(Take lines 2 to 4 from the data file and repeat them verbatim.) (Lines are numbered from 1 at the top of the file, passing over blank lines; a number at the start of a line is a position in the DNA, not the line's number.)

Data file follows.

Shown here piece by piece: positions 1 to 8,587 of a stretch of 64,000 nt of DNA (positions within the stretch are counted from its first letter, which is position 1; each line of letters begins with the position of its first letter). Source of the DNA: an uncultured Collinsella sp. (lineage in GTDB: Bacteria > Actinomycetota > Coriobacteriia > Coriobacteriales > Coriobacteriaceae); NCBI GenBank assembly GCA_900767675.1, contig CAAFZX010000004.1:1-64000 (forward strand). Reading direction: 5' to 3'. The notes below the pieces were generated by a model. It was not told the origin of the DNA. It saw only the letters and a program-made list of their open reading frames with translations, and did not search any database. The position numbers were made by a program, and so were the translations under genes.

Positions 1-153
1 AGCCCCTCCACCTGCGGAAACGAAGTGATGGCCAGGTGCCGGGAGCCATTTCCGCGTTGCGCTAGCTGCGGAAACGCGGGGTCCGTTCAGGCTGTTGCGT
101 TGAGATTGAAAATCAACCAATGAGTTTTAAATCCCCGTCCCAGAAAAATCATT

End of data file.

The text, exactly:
Positions 1-153
1 AGCCCCTCCACCTGCGGAAACGAAGTGATGGCCAGGTGCCGGGAGCCATTTCCGCGTTGCGCTAGCTGCGGAAACGCGGGGTCCGTTCAGGCTGTTGCGT
101 TGAGATTGAAAATCAACCAATGAGTTTTAAATCCCCGTCCCAGAAAAATCATT